REALLY SideTracked - Maidenhead Riverside
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Small camouflaged cache placed towards the back entrance of the now demolished Station. There is parking nearby. However please be aware that on Sundays there is often a car boot that makes it very busy. Also there is special needs play-ground near by, (Thames Valley Adventure Playground) do not enter this play-ground unless you have permission to do so.
The original station at Maidenhead was built a mile from the town centre close to Dumb Bell bridge over the Bath Road (close to the present Taplow station).
The purpose of this location was so that the railway could take passengers from the busy coach traffic that travelled between London and the West Country. Built using two platforms and wooden buildings, it was very successful at 'tapping' into this market.
Another consideration was that although Brunel's Maidenhead Railway Bridge was completed in 1838, it was not brought into use until 1st July 1839.
It is thought that the Great Western board directors did not believe that the bridge - due its flat design - would not hold the weight of the trains, and ordered Brunel to leave the wooden frame work used to construct the arches in place. However, Brunel simply lowered the framework slightly so that it had no structural effect, but appeared to be in place. Later, when the framework was washed away in floods, but the bridge remained, the strength of the arches was accepted.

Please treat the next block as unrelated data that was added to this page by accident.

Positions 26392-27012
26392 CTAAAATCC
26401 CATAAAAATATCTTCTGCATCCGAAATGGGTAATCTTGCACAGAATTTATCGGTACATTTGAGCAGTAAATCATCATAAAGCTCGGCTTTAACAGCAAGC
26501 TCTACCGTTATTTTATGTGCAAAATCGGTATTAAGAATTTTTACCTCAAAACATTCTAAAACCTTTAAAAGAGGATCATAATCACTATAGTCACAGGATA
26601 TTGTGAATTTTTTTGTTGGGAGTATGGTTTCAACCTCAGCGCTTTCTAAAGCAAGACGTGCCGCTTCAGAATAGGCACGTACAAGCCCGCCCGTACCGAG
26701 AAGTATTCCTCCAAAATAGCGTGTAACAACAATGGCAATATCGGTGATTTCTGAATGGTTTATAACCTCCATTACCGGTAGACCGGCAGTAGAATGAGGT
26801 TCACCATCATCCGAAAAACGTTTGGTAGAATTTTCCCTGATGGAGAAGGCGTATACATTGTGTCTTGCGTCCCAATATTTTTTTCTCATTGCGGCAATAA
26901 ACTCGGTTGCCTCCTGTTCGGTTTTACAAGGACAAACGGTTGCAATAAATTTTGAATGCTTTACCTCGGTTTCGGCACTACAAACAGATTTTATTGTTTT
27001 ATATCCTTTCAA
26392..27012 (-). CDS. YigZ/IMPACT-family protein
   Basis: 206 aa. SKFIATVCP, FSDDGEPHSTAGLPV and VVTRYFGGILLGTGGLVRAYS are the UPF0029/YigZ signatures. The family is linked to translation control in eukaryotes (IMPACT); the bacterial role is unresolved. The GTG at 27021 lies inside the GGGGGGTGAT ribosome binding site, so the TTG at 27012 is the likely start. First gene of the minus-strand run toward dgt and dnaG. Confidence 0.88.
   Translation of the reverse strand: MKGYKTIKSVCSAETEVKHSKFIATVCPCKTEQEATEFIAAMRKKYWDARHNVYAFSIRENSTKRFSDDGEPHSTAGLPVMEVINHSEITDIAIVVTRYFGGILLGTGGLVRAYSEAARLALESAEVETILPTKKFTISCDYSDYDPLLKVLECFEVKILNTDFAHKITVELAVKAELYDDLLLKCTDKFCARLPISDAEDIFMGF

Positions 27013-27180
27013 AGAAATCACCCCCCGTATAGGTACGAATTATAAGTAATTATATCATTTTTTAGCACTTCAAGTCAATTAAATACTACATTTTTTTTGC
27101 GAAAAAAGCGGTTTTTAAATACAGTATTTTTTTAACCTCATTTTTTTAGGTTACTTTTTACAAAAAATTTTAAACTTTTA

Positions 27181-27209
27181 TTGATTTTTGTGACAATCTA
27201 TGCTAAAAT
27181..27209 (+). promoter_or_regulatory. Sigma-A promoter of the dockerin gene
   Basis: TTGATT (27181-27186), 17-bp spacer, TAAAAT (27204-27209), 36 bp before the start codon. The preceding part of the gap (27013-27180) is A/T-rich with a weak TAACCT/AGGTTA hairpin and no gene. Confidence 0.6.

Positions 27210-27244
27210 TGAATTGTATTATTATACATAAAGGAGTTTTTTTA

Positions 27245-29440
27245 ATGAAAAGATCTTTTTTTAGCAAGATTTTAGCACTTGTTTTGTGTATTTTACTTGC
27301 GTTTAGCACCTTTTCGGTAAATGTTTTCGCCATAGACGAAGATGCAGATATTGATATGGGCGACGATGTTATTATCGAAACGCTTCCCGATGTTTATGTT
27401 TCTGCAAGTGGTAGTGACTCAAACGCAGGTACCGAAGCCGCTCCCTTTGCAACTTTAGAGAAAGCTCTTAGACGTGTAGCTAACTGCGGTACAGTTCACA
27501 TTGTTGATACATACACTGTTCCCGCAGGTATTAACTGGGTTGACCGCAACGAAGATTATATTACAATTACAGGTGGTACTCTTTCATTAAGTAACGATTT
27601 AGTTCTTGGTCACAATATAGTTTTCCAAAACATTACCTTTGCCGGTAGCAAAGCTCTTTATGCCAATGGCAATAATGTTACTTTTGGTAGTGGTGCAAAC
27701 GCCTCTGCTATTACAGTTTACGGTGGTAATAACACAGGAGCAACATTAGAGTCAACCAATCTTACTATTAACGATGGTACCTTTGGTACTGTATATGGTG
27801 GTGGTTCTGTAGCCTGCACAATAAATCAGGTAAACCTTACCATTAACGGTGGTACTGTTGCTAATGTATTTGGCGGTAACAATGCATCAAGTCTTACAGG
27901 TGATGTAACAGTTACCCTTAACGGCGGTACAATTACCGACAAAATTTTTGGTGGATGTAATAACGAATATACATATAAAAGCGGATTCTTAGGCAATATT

Realising their error in serving the town though, the Great Western directors planned a move nearer to the centre of Maidenhead, but this did not take place until 1871. Meanwhile, in 1854, a station was built on the Wycombe branch line to serve the town called Maidenhead Boyne Hill. situated on Castle Hill close to the point where the line passes under the Bath Road the present day A4. (GC4EGJH).
There was no station on the present site until 1871, when local contractor William Woodbridge built it. Originally, it was called "Maidenhead Junction", but eventually it came to replace the Boyne Hill as well as the original station Maidenhead Riverside.
Once Maidenhead Junction had been built, the Maidenhead Riverside station was converted to a pub and was named the Old Station Inn. Opposite was its grander neighbour, a 1780s coaching inn owned and run since 1842 by the local farmer, Richard Cleare. on his death in 1888, his hotel was renamed The Dumb Bell in recollection of the silent bell in the disused station.
The site today is now a petrol station and car dealership and with the exception of the Arch way that you will see by the Cache, no part of the Station or platforms exist after extensive remodelling by the railways.
If you do wish to have a closer look at the archway be very careful whilst making your way to it and do not attempt to go over the gate as you will now be on Private railway land, which would probably result in a visit by the British Transport Police.
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